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William E. Prentice

OBJECTIVES

When you finish this chapter you should be able to

  • Recognize the normal structural and functional knee anatomy.

  • Demonstrate the various ligamentous and meniscal stability tests discussed in this chapter.

  • Explain how knee injuries can be prevented.

  • Compare and contrast male/female differences relative to anterior cruciate ligament (ACL) injuries.

  • Discuss etiological factors, symptoms and signs, and management procedures for the injuries to the ligaments and menisci.

  • Identify the various etiological factors, symptoms and signs, and management procedures for injuries that occur in the patellofemoral joint and in the extensor mechanism.

  • Design appropriate rehabilitation protocols for the injured knee.

Because so many activities place extreme stress on the knee, it is one of the most traumatized joints in the physically active population. The knee is commonly considered a hinge joint because its two principal movements are flexion and extension. However, because rotation of the tibia is an essential component of knee movement, the knee is not a true hinge joint. The stability of the knee joint depends primarily on the ligaments, the joint capsule, and the muscles that surround the joint. The knee is designed primarily to provide stability in weight bearing and mobility in locomotion; however, it is especially unstable laterally and medially.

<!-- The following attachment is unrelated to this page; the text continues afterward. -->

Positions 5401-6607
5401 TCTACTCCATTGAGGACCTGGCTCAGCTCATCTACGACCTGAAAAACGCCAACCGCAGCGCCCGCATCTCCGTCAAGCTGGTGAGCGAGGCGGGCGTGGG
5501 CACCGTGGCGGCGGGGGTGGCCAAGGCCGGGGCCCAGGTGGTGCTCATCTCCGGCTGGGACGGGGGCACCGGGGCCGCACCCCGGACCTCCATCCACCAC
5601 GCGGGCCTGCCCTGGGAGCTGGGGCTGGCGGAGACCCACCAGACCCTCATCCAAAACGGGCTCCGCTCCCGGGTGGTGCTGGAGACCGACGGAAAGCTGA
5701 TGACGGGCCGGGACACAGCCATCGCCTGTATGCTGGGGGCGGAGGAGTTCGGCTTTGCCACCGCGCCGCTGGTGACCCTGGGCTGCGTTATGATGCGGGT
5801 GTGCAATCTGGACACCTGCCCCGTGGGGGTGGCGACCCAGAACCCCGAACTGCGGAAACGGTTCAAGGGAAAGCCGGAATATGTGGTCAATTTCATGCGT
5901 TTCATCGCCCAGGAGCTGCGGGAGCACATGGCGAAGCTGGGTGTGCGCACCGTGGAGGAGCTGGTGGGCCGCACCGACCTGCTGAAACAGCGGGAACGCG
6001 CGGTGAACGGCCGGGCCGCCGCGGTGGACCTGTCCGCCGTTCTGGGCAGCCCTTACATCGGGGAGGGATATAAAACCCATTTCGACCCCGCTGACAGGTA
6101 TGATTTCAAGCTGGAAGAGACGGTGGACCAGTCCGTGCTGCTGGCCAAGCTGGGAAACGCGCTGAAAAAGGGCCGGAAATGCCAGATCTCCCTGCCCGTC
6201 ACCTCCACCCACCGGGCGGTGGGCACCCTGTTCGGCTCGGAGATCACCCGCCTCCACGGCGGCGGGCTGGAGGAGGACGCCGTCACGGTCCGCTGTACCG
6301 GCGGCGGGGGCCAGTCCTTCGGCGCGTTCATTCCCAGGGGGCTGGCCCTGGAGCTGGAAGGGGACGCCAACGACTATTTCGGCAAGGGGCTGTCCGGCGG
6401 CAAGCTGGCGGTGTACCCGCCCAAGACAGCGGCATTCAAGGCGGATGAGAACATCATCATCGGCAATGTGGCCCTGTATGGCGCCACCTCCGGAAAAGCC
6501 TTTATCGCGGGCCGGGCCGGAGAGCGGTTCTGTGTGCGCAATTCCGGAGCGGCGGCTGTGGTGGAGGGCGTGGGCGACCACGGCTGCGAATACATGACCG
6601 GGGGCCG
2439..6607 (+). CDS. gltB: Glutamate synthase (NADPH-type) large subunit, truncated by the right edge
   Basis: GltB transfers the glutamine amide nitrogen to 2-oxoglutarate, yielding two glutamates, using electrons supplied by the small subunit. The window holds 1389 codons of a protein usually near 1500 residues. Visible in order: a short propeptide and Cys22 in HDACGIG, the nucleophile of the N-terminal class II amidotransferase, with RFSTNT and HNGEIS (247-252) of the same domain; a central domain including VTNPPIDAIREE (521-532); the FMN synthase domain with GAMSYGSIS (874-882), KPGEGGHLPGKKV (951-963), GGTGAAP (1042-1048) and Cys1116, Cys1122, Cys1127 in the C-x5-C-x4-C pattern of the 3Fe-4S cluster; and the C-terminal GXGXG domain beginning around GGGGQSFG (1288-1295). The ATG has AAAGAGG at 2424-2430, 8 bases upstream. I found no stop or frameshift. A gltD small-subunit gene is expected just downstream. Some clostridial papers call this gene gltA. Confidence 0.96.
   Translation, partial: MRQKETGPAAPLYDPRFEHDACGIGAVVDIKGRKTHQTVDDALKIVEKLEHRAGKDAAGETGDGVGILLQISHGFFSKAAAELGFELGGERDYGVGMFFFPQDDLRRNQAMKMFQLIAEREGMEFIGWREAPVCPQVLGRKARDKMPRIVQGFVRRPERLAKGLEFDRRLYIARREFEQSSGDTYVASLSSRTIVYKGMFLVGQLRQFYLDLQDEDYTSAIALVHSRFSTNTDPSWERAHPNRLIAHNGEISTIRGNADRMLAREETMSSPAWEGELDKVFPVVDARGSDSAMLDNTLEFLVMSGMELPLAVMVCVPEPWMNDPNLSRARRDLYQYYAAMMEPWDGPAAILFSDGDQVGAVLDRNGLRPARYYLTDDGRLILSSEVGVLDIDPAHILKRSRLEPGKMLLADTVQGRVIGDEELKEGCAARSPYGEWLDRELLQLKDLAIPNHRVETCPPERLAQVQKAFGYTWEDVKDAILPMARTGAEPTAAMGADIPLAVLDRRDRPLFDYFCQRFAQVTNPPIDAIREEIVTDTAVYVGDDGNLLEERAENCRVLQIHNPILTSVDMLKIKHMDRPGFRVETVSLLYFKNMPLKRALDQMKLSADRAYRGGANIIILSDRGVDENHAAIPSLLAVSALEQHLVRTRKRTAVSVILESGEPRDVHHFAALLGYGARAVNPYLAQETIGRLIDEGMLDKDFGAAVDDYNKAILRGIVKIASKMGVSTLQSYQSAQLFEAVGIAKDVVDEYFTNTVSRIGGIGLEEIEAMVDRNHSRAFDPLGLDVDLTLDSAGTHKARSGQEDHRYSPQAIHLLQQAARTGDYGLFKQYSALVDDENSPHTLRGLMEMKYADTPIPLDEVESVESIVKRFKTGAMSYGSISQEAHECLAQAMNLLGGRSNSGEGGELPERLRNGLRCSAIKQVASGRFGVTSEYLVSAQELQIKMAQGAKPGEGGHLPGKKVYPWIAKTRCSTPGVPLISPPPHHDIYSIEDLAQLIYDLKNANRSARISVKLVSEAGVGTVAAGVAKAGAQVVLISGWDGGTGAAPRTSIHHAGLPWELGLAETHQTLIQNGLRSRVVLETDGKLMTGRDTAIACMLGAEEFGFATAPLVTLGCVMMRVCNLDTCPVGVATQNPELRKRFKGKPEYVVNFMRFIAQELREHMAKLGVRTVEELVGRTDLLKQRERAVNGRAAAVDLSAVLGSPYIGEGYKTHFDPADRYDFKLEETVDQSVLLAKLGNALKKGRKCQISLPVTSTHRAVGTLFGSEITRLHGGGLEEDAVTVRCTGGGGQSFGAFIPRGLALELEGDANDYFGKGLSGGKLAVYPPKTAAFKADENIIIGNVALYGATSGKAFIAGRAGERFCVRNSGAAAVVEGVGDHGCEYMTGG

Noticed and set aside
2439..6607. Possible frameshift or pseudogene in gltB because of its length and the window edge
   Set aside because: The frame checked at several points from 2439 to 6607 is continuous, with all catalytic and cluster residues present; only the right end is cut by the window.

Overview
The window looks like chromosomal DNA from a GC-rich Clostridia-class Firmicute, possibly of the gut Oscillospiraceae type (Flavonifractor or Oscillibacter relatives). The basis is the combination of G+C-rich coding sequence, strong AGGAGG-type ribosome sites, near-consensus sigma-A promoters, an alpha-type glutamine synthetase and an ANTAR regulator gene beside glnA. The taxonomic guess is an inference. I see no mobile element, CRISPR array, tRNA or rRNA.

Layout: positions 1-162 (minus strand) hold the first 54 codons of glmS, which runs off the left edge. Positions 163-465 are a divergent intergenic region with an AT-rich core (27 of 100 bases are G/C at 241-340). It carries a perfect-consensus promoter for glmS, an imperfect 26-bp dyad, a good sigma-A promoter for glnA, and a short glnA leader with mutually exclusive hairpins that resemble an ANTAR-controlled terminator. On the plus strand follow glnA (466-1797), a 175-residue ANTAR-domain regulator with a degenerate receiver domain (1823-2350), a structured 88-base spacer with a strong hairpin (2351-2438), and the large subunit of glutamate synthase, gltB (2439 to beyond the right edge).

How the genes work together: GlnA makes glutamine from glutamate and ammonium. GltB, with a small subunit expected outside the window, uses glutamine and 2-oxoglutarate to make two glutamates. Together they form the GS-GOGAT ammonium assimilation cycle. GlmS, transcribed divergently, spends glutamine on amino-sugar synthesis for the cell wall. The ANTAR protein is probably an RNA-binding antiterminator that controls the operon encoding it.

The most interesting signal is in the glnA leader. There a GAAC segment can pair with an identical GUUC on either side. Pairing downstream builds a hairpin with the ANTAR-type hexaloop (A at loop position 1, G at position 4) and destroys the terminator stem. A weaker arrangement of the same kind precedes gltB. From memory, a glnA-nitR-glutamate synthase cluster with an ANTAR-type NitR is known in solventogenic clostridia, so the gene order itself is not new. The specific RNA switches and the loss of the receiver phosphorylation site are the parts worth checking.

Muscles and ligaments provide the main source of stability in the knee.

ANATOMY OF THE KNEE

Bones

The knee joint complex consists of the femur, the tibia, the fibula, and the patella (Figure 20–1). The distal end of the femur expands and forms the convex lateral and medial condyles, which are designed to articulate with the tibia and the patella. The articular surface of the medial condyle is longer from front to back than is the surface of the lateral condyle. Anteriorly, the two condyles form a hollowed femoral groove, or trochlea, to receive the patella. The proximal end of the tibia, the tibial plateau, articulates with the condyles of the femur. On this flat tibial plateau are two shallow concavities that articulate with their respective femoral condyles and are divided by the popliteal notch. Separating these concavities, or articular facets, is a roughened area where the cruciate ligaments attach and from which a process commonly known as the tibial spine arises.2

FIGURE 20–1

The bones of the knee joint. (A) Anterior view. (B) Posterior view.

Patella The patella is the largest sesamoid bone in the human body. It is located in the tendon of the quadriceps femoris muscle and is divided into three medial facets and a lateral facet that articulate with the femur (Figure 20–1). The lateral aspect of the patella is wider than the medial aspect. The patella articulates between the concavity provided ...

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